Singapore cricket loses dear friend

V.K. SANTOSH KUMAR

In a way, Datuk Dr Harjit Singh helped Singapore win SEA Games gold and silver in cricket in Kuala Lumpur in August 2017.

The Singapore Cricket Association (SCA) was without a ground for the national team to train after the Kallang Cricket Field was taken away by the authorities in 2016, and he came to the rescue.

Dr Harjit, the president of the Johor Cricket Council (JCC) who died due to heart complications at the National Heart Institute in Kuala Lumpur on Monday aged 70, offered the JCC Oval at Taman Mutiara Rini for the Singapore squad to train and play warm-up matches. Singapore went on to win the gold in the T20 and the silver in the 50-over tournament in the 2017 SEA Games.

"It was not an easy time for us as we had to travel up and down to Johor almost every week for two months," said Saad Khan Janjua, the SCA CEO. "But Dr Harjit made it easy for us.

"He was a wonderful person and very supportive. Although we were paying the JCC for the facilities, he made lunch arrangements for us and allowed us to use the indoor nets.

"Mutiara Rini was like a home ground for Singapore. We played 36 matches in all in preparation in Johor and this was crucial in Singapore winning the medals at the 2017 SEA Games.

"We can never forget what Dr Harjit did for us. He always stood with friends unconditionally."

Former Singapore national team head coach Sarika Prasad too has fond memories of Dr Harjit, who was the JCC president from 1987 and deputy president of the Malaysian Cricket Association from 1990 to 2003.

"I knew Dr Harjit since 1989 when I came with a team from Visakhapatnam in India to play a friendly game in Johor," said Sarika.

"Whenever I asked him for JCC facilities for Singapore teams to train and play matches, he readily agreed.

"Before the International Cricket Council World Division Three matches in Uganda in May 2017, the Singapore team had no ground to train. I spoke to Dr Harjit and he organised everything immediately.

"We prepared at the JCC Oval at reasonable charges. He was a nice, helpful man, always approachable."

Former SCA cricket development officer and coach Arjun Menon "really got to know Dr Harjit very well" during that period in 2017 when they interacted almost every week.

"Dr Harjit had a wealth of cricketing knowledge, especially about the development of the sport in Malaysia and Singapore, and as a Singaporean who worked in cricket and wanted to know more about the history of the game in my country, I would sit with him and have long conversations," said Arjun.

"He painted to me a bigger picture of what the game of cricket was to Singaporeans and Malaysians back in the old days and that reinforced my sense of belonging to the game. Cricket began to take a special meaning for me with its rich connection to my nation.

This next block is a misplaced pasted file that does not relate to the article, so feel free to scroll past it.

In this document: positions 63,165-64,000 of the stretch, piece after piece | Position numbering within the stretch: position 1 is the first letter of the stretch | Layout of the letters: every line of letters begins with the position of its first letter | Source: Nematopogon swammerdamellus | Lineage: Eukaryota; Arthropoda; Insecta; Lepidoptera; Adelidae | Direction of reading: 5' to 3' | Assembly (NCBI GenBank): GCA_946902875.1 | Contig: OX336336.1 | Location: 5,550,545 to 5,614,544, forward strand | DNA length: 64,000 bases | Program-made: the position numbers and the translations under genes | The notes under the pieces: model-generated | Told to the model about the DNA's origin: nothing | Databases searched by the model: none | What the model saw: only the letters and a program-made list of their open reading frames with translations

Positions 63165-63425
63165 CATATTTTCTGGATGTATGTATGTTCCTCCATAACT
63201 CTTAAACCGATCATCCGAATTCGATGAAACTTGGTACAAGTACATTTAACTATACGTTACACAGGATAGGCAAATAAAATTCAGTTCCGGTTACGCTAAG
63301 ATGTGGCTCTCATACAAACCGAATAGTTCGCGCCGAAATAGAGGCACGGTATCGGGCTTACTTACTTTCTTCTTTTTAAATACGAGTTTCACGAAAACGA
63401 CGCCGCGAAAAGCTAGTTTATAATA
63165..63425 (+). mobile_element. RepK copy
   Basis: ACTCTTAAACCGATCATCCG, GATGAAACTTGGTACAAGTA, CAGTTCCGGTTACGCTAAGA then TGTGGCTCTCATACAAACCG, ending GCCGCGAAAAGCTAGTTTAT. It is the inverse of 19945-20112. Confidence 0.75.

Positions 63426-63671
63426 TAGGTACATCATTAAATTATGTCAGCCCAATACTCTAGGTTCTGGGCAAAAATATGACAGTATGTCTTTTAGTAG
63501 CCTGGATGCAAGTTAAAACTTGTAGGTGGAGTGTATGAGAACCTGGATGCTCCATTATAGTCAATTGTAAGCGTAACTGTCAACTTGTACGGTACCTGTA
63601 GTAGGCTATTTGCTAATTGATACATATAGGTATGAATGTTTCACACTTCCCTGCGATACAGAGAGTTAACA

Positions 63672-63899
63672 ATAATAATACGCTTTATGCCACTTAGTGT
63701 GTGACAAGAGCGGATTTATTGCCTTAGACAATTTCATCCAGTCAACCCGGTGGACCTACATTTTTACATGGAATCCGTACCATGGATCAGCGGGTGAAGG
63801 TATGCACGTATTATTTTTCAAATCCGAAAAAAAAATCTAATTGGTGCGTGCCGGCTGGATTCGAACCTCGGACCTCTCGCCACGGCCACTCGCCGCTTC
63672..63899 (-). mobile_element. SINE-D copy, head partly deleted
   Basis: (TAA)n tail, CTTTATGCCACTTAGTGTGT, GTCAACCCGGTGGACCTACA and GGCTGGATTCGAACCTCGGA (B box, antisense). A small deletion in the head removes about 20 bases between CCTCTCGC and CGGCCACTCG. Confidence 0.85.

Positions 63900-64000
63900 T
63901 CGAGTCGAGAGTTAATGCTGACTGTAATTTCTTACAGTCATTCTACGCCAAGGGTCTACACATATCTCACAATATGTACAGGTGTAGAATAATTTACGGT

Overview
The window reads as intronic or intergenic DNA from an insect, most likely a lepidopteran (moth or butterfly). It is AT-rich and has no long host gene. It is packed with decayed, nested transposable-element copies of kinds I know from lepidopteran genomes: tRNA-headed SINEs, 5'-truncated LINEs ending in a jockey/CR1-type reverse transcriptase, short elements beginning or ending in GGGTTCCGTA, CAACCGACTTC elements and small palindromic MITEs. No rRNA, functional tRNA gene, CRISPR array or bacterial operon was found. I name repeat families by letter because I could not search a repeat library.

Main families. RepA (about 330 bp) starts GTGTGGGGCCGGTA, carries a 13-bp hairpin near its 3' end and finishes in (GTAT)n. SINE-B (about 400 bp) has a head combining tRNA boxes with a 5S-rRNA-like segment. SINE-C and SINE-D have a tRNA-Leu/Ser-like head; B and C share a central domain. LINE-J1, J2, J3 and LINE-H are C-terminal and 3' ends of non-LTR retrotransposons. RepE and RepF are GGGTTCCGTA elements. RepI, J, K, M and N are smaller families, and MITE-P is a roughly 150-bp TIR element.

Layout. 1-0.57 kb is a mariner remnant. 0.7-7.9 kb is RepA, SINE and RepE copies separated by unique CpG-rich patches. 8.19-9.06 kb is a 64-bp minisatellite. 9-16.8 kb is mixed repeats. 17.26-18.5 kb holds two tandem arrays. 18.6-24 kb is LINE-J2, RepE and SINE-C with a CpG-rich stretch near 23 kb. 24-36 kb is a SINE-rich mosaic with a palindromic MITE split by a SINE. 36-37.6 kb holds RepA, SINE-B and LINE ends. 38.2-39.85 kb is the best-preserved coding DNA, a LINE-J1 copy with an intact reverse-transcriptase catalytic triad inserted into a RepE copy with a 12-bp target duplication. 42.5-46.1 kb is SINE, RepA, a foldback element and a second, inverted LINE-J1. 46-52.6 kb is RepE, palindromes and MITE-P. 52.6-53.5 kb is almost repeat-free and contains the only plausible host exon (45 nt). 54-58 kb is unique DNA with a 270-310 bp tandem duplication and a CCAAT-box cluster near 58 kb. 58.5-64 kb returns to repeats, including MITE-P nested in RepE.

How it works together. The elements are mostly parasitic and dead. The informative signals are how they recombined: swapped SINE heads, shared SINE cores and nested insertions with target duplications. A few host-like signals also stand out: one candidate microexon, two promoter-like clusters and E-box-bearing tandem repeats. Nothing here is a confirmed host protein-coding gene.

"It is easy for many to think that Singapore's cricketing history is very recent, but it is in discussions with stalwarts of the game like Dr Harjit that you truly appreciate that it is long and illustrious and made up of many heroes from the various races."

Dr Harjit understood how important it was to celebrate and preserve the cricketing traditions between Singapore and Malaysia and ensured that the long-standing bilateral matches for the Carl Schubert Trophy, the Stan Nagaiah Trophy, the Saudara Cup and the Joe Grimberg Trophy were held regularly.

He was the founder of the first cricket programme in primary schools in Johor - and Malaysia - in 1987 and was instrumental in setting up the first dedicated cricket ground in Malaysia at Taman Mutiara Rini in 1998 which for many years was the largest cricket ground in the country.

The JCC Oval hosted the Under-19 World Cup in 2008.

"He always looked after the Singapore players like they were his own family," said former Singapore captain Chetan Suryawanshi.

"When he did things, he did it in style. Cricket is not a popular sport in Malaysia. But he took it to a high level and earned it the same respect that Malaysians give soccer."

Condolences are pouring in from Malaysia and other parts of the world for Dr Harjit including a tweet from the Crown Prince of Johor, Tunku Ismail Sultan Ibrahim, whose family knew him well since the time he was the family doctor during the reign of the late Sultan Iskandar.

The man who revolutionised cricket in Johor is survived by his wife of 38 years Kaldip Kaur and sons Dr Rajinder Singh and Gurdip Singh, who both live in Australia.

"He always used to host cricket teams from Singapore since the early 1970s," said Stacey Muruthi, a former Singapore captain.

"He got his boys to play in the Singapore league so they could improve and worked hard to ensure that the cricketing ties with Singapore were always strong.

"Singapore cricket has lost a dear friend."

 santosh@sph.com.sg

"We can never forget what Dr Harjit did for us. He always stood with friends unconditionally."

- Singapore Cricket Association CEO Saad Khan Janjua

 
 
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